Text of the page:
And when we bring listening hearts to this center, along with our hands spread to heaven, we long for nothing except for God’s glory to fill this place, and to fill us so that we can reflect God’s glory in our own lives.
After we have confessed our sins and asked for God’s forgiveness and the forgiveness of one another for the petty meanness of our lives, we begin the Great Thanksgiving with the familiar words of the Sursum Corda.
Lift up your hearts.
Let us give thanks to the Lord our God.
When we enter into the Great Thanksgiving with humble and grateful hearts, we are more likely to see the unfolding of the vast landscape of God’s love, the dramatic and gracious history of our salvation, and the very presence of Jesus in our midst, the one who has delivered us from evil and has made us worthy to stand before God.
How often we forget, and it’s no wonder, given “The Process” and all of its judgmental rigor, that we priests did not earn the privilege of standing before God’s altar with our hands spread to heaven.
Our ability to jump through hoops of fire and survive the scrutiny of various committees—and then later, pride in our educations, our intellects, our knowledge, our accomplishments—with all of these things we convince ourselves, and our church’s culture feeds this misconception, that we have earned the right to stand here before this altar—When in reality, we stand here, lifting up our hearts to God, only by God’s grace.
And all of us who make the choice to come into God’s presence and to be in God’s dwelling place can fall into the trap of thinking that we are doing God a favor by taking time out of our busy schedules to come and worship—when in reality, we are here only because God, in God’s mercy, has drawn us here.
Jesus had no patience with the Pharisees in today’s gospel. He called them hypocrites, because these judgmental Pharisees had become caught up in human tradition, and in the process of honoring and enforcing their traditions, their hearts had wandered far from God.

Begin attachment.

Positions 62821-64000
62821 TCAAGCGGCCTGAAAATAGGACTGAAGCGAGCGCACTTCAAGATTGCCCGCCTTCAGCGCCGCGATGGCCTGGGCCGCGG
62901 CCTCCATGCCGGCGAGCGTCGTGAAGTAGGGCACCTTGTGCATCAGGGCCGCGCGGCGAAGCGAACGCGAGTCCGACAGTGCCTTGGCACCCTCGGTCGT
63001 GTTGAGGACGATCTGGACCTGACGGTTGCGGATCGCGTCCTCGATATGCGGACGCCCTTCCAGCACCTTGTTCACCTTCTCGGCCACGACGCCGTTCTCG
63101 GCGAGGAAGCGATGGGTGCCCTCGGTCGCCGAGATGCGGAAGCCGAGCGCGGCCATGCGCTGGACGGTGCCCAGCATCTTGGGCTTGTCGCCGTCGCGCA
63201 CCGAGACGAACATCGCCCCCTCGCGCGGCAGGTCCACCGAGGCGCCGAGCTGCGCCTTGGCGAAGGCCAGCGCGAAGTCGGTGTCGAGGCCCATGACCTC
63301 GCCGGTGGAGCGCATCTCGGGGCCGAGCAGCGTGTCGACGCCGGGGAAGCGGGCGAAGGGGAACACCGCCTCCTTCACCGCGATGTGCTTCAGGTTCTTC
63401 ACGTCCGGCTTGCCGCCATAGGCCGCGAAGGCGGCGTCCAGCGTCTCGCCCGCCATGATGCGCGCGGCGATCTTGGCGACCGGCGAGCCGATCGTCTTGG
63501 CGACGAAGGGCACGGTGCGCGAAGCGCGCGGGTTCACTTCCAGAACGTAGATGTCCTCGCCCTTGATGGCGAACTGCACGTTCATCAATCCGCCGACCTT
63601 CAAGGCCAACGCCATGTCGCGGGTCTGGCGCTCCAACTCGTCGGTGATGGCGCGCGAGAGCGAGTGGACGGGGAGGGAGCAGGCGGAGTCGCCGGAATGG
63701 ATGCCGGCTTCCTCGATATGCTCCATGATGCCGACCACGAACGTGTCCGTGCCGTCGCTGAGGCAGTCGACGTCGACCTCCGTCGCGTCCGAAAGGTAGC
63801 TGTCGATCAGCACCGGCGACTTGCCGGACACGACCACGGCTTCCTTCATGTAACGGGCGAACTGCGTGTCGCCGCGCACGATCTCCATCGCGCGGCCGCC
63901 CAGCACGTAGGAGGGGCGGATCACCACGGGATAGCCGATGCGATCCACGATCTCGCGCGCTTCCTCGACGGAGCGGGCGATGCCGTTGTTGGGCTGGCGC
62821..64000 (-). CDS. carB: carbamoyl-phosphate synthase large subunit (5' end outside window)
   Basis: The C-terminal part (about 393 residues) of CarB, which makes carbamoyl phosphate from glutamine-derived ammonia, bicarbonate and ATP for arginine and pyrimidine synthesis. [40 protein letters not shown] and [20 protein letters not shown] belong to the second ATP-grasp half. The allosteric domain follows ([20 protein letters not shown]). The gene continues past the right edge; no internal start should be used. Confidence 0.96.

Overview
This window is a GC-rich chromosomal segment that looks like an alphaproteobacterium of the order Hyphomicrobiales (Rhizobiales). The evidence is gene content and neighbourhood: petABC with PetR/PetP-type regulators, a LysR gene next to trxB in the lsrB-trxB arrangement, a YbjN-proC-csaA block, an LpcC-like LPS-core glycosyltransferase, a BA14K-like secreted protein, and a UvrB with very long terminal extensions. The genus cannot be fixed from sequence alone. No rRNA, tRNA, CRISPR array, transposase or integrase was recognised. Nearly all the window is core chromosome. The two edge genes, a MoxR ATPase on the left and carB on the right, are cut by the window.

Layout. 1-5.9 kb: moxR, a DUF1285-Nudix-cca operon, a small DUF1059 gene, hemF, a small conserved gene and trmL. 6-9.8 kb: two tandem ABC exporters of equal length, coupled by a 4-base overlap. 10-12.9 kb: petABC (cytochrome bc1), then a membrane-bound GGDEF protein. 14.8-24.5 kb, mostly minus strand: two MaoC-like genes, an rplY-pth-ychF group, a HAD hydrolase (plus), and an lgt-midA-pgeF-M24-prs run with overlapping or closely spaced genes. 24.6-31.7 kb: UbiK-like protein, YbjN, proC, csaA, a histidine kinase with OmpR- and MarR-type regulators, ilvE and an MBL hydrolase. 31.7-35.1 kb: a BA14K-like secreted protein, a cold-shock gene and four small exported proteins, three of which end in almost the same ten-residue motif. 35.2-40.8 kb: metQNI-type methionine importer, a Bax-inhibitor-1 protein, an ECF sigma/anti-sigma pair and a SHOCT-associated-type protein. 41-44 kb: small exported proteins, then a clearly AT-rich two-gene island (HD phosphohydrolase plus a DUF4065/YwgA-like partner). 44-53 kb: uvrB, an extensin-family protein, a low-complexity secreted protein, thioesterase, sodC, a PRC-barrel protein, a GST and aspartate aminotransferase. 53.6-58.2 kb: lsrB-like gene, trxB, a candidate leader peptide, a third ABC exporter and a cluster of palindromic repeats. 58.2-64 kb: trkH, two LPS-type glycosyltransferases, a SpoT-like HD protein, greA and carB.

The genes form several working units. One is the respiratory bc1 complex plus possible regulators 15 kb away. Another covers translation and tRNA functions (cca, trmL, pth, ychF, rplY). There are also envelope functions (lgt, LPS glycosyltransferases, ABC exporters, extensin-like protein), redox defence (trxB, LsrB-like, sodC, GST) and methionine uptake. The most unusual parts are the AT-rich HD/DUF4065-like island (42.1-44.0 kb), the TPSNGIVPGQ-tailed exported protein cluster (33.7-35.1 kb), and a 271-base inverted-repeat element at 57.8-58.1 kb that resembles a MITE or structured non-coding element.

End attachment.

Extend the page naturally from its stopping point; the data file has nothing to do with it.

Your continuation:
Jesus told them that their worship was in vain, not because of their attention to tradition, or even their love for their tradition, but because they had replaced God with their traditions.
Part of becoming a good priest and part of seminary study is to learn about and to apply the traditions of our particular Anglican culture in our worship, part of our service to God in this part of the Church.
But beware! Traditions can too easily become an end in themselves, like the pure gold with which Solomon lined the interior of the house of the Lord.
The glitter of being single mindedly obedient to tradition can lure us away from humbly lifting up our hearts in thanksgiving and praise when we come into God’s presence.
Jesus reminded the Pharisees that their love of tradition kept them from loving God and from loving their neighbors.
And today, our attention to tradition and to tradition only can lead to what seems to be perfect worship—which ironically, is not perfect at all, unless that worship draws us more deeply into longing for God, and the desire to serve more fully our fellow human beings and all of God’s good creation.
Solomon knew that providing a perfect dwelling place for God was no guarantee of God’s presence.
In fact, by the time First Kings was written, Jerusalem had been destroyed, the temple was a pile of rubble, and David’s monarchy had come to an end.
In our most honest moments in prayer, when we come before God with listening hearts, God reminds us that we are incapable of building an earthly temple perfect enough to contain God.
God reminds us that none of the blessings of our callings, our intellects, our educations, or our accomplishments, all of those things with which we line our hearts’ interiors, make us worthy to stand before God. All we can do is to ask for forgiveness, and gather anyway, in spite of our inevitable unworthiness, because we desire and long for the courts of the Lord.
When we gather with humble hearts, we trust that as the Great Thanksgiving begins and the vast landscape of God’s love and the gracious history of our salvation opens before us, that we will find that God is truly present among us.
We trust that Jesus will be known to us in the breaking of the bread,not because we are worthy, but because of God’s everlasting covenant and steadfast love for us who desire to walk whole heartedly before God and to follow after Jesus with holiness and righteousness all our days.